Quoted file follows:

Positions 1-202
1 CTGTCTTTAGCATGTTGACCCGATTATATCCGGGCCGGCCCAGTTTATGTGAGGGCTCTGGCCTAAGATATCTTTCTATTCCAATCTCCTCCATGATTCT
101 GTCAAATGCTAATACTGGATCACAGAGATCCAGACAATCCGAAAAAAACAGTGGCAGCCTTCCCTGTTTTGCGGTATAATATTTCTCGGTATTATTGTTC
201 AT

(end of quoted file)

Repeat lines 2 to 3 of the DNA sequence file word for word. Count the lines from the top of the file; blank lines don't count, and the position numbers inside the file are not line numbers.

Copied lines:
1 CTGTCTTTAGCATGTTGACCCGATTATATCCGGGCCGGCCCAGTTTATGTGAGGGCTCTGGCCTAAGATATCTTTCTATTCCAATCTCCTCCATGATTCT
101 GTCAAATGCTAATACTGGATCACAGAGATCCAGACAATCCGAAAAAAACAGTGGCAGCCTTCCCTGTTTTGCGGTATAATATTTCTCGGTATTATTGTTC